Dr. Abi Williams, President of The Hague Institute, recently published a chapter on ‘Global Governance and the Responsibility to Protect’ in a volume entitled “Theorising the Responsibility to Protect” edited by Ramesh Thakur and William Maley.
One of the most important developments in world politics in the last decade has been the spread of the idea that state sovereignty comes with responsibilities as well as privileges, and that there exists a global responsibility to protect people threatened by mass atrocities. The principle of the Responsibility to Protect is an acknowledgment by all who live in zones of safety of a duty of care towards those in zones of danger.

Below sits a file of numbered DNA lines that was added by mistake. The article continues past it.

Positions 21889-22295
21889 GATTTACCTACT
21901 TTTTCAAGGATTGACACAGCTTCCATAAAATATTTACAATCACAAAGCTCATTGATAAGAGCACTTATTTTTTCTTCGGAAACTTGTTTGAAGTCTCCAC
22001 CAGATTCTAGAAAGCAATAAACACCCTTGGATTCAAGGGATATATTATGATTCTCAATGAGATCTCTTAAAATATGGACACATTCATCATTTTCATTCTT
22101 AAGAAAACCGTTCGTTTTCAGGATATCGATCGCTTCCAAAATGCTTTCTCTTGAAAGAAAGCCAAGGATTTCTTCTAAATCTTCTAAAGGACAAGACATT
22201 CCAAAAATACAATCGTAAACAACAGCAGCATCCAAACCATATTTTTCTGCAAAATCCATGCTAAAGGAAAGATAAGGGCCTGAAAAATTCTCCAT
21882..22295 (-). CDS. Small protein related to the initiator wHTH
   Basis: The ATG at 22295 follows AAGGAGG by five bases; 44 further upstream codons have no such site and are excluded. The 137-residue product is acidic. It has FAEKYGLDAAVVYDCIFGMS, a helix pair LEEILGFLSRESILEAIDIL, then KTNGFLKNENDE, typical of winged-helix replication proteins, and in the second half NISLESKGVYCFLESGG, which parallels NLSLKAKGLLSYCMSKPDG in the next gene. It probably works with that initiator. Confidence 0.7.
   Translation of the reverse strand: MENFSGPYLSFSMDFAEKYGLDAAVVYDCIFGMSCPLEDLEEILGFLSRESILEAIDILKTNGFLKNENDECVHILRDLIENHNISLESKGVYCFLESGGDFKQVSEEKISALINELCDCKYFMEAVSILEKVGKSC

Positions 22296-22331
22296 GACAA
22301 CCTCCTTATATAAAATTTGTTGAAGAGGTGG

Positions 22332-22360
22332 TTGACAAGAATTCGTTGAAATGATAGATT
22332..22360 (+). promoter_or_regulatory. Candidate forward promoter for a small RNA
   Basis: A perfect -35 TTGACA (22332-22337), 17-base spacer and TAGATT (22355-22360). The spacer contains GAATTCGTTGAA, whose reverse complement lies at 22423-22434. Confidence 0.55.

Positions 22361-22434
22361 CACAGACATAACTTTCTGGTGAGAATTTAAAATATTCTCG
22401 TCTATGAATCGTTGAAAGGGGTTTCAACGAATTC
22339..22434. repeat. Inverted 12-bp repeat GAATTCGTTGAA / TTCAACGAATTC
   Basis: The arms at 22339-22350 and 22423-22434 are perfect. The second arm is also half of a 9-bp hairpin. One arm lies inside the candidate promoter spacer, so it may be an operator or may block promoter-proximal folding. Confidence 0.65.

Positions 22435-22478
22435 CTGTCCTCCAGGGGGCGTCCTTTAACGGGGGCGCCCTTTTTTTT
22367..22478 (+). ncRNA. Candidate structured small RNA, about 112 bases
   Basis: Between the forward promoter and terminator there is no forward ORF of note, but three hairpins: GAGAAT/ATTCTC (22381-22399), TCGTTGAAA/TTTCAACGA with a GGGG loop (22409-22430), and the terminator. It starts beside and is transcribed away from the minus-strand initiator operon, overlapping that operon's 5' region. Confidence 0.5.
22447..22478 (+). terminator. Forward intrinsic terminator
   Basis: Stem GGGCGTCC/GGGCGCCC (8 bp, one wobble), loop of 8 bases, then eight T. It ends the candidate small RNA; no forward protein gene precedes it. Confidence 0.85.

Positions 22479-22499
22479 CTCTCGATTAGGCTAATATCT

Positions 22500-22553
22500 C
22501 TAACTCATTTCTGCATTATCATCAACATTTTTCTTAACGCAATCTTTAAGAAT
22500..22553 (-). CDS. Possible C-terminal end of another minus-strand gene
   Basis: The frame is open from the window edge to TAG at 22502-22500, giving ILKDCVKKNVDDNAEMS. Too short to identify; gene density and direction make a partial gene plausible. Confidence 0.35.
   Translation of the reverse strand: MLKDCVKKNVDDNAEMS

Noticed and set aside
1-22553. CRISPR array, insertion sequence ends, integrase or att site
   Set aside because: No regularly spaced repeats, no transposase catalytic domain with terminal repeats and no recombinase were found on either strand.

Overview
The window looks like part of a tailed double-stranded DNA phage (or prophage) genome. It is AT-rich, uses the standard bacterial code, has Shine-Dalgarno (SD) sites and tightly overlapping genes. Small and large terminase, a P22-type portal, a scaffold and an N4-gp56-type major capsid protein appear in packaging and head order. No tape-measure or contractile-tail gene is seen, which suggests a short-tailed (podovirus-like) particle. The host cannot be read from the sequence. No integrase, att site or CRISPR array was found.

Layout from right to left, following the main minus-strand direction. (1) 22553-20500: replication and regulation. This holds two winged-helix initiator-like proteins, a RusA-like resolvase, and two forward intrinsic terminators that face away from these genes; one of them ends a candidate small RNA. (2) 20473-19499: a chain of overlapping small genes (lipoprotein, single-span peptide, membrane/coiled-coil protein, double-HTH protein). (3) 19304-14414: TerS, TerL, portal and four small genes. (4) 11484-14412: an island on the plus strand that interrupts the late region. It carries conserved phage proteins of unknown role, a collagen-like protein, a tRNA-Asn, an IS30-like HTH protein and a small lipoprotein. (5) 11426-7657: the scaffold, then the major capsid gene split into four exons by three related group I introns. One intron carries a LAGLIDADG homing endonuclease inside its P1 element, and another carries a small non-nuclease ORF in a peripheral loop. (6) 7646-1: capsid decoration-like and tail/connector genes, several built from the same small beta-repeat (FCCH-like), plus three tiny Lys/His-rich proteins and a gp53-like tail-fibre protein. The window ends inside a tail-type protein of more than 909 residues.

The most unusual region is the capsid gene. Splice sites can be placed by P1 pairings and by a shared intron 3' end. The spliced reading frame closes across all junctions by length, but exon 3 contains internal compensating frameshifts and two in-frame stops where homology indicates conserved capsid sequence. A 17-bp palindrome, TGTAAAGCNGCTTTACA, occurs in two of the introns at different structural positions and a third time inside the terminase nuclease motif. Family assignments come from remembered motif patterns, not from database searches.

Thakur and Maley argue that this principle has not been discussed sufficiently in the context of international and political theory, in particular the nature and foundations of political and international order and the strength and legitimacy of the state. In the book Williams argues that R2P’s development is ‘inextricably linked with the public face of global governance, the United Nations’, which in turn generates a need for institutional reform in both the UN system and at national levels. The book brings together a range of authors to discuss the different ways in which the Responsibility to Protect can be theorised, using case studies to locate the idea within wider traditions of moral responsibilities in international relations.